Here are some professional titles and how they’re abbreviated:
- A professor is Prof.
- A reverend is Rev.
- A sergeant is Sgt.
- Honorable is Hon.
If, however, you are uncertain about how a title is abbreviated, then avoid it altogether.
Here are a few examples to give you an idea:
- Dear Prof. Welsch,
- Dear Director Smith,
- Dear Rev. Owen,
- Dear Dr. Leonard,
When addressing women and you don’t know their marital status, always go with Ms., because it doesn’t comment on marital status. Some women prefer not to be addressed with Miss or Mrs. even when they’re married, so sticking with Ms. is the best choice.
Want to learn more cover letter tips? Our guide has all you need to ace your cover letter!
How to Address a Cover Letter Without a Contact Person
It might happen that, no matter how hard you search, you can’t find the name of the hiring manager or department head that will read your cover letter.
In that case, you can address your cover letter to the department, faculty, or the company.
- Dear Software Development Hiring Team,
- Dear Customer Service Department Hiring Team,
- Dear Head of the Literature Faculty,
- Dear Director of Marketing,
- Dear Human Resources Recruitment Team,
Alternatively, if you don’t have enough information either about the department or the team, you can opt for addressing the cover letter directly to the company’s hiring staff, as follows:
Dear [Company Name] Hiring Team
Dear [Company Name] Recruiting Staff
If all else fails (meaning, you don’t know the name of the department head or even the exact department, in addition to the recruiter) then you can use one of the good, old-fashioned:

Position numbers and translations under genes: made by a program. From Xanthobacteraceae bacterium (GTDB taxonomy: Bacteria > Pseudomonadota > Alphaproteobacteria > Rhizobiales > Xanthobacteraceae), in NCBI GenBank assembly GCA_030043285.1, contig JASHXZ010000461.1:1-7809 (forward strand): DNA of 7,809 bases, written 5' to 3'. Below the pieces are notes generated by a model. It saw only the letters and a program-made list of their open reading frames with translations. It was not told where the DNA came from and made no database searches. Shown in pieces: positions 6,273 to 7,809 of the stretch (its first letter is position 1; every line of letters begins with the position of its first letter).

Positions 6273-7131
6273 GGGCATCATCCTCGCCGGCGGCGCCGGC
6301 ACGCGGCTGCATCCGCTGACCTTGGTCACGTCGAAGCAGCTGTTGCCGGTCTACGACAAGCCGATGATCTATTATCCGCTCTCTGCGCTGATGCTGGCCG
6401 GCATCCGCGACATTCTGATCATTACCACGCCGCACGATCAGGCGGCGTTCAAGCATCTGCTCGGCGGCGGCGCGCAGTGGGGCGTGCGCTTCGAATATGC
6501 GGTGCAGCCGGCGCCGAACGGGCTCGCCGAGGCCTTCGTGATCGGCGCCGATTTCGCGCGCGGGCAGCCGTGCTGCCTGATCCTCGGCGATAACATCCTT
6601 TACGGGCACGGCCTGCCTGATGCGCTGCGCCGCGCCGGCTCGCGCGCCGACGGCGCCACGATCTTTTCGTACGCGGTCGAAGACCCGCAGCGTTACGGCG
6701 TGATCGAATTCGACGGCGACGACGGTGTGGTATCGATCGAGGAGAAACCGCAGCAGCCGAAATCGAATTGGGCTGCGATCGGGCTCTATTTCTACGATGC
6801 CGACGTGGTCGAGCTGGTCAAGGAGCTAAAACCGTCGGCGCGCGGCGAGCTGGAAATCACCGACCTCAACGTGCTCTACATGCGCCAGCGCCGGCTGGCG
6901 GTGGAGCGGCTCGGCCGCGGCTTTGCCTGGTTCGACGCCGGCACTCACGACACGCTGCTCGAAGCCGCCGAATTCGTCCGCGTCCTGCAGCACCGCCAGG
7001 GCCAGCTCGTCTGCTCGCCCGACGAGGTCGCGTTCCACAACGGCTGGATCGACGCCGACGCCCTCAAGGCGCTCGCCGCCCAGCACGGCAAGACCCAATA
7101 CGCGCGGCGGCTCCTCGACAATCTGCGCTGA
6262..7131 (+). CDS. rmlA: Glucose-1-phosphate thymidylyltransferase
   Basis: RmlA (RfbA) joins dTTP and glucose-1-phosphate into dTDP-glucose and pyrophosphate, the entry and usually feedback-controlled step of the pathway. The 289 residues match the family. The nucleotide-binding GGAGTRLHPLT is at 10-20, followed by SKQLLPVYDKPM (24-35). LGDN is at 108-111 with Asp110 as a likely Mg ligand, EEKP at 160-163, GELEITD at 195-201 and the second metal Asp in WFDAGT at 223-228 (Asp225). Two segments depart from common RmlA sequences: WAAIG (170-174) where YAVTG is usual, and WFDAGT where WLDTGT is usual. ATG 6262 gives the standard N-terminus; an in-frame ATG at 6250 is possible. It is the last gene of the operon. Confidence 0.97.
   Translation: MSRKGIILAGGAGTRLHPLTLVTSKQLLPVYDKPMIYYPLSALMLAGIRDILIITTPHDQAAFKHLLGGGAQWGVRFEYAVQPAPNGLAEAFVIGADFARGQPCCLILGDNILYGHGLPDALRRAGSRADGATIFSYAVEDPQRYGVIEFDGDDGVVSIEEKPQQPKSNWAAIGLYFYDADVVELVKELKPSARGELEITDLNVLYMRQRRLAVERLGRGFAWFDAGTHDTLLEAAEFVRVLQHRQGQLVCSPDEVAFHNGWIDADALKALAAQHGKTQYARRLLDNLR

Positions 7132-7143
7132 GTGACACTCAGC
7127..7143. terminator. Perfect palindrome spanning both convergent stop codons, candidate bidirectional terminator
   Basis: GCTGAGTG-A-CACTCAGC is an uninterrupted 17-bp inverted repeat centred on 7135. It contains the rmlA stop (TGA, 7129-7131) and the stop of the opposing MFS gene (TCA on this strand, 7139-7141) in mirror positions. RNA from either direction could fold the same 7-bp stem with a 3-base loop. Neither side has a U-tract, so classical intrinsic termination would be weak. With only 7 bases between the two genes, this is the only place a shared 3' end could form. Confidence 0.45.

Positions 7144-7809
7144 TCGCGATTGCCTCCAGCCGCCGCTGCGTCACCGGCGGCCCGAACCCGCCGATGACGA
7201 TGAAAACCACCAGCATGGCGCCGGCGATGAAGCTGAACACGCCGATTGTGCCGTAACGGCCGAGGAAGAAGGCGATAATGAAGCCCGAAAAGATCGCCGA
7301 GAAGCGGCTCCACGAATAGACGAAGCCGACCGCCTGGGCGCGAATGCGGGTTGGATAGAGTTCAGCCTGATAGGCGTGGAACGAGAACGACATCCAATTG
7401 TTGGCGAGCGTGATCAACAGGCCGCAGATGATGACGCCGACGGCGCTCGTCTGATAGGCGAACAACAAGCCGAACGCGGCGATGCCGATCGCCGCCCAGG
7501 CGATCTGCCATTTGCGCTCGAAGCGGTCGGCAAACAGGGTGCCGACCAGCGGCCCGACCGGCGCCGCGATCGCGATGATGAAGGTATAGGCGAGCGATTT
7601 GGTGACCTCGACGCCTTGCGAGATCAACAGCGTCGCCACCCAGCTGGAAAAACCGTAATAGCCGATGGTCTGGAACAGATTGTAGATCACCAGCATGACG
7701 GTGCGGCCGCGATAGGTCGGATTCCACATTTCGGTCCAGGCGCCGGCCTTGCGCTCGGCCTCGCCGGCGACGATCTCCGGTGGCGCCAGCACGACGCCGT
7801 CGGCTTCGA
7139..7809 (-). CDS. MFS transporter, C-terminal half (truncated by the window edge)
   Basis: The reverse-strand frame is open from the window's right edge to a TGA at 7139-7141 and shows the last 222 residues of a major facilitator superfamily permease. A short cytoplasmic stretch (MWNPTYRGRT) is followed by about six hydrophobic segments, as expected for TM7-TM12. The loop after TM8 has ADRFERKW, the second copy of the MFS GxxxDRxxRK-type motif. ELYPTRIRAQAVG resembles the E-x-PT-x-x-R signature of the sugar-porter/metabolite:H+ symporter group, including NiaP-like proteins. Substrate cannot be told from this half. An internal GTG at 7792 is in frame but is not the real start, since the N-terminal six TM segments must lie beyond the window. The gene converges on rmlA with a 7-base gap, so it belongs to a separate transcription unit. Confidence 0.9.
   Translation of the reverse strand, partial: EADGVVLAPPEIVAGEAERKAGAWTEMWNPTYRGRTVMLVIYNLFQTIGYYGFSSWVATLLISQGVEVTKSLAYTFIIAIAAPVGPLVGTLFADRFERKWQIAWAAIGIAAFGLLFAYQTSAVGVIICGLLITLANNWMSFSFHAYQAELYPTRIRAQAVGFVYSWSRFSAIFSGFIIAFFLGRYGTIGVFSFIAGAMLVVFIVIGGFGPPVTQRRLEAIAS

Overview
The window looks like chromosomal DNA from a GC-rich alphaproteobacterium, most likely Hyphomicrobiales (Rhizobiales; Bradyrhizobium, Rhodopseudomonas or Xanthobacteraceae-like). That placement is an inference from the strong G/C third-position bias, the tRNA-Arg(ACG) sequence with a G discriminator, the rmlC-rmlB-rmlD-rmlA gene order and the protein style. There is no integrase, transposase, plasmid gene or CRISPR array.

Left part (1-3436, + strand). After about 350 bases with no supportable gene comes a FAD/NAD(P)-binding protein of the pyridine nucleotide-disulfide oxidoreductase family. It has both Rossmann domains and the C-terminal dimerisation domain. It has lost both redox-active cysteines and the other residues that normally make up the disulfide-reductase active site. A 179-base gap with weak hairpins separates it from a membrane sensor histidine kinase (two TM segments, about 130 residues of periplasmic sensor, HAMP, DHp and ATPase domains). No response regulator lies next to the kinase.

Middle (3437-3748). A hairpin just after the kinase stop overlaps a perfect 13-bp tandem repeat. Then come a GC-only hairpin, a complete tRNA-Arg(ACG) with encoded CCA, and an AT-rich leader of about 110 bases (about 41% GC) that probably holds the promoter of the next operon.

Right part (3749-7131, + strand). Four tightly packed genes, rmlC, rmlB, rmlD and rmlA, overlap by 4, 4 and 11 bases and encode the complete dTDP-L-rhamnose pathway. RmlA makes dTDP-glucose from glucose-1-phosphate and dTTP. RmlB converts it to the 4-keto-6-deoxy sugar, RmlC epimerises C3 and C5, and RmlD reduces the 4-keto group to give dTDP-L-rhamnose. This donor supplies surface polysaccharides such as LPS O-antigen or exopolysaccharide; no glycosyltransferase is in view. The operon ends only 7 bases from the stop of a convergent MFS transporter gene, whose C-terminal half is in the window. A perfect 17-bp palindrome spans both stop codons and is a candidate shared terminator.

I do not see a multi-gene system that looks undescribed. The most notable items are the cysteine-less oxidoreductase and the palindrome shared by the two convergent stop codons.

Dear Hiring Manager,
...but NOT the impersonal and way outdated “To whom it may concern” and “Dear Sir/Madam.”
Starting a cover letter can be challenging. Our guide can show you how to start a cover letter that will get you results from the get-go.
How to Format the Company’s Address
Before you reach the salutation, you have to make sure that the header with the recipient’s contact information is formatted correctly.
It might not be the deciding point of whether you’ll secure an interview or not, but it will cost you points if it’s off.
So, the first thing you want to do is add your name and surname on the upper left side of the cover letter. Underneath, you should write your professional title (if applicable), your email, and your phone number.
Now, after you’ve also added the date, you should leave one more space and add the recipient’s contact information and, most importantly, the company’s address.
It should look something like this on your cover letter:
When You Can’t Find the Company’s Address
Some companies might have several addresses listed (as per their branches, for example), or even none at all.
Since an application that doesn’t have an address line could end up lost or misplaced, make sure you do one of the following before skipping the company’s address completely:
- Check all your resources, (pretty much like when you were looking for the hiring manager’s name) to find the company’s address.
- Use the company’s headquarter address. This is sometimes easier to find, especially if the company has several branches.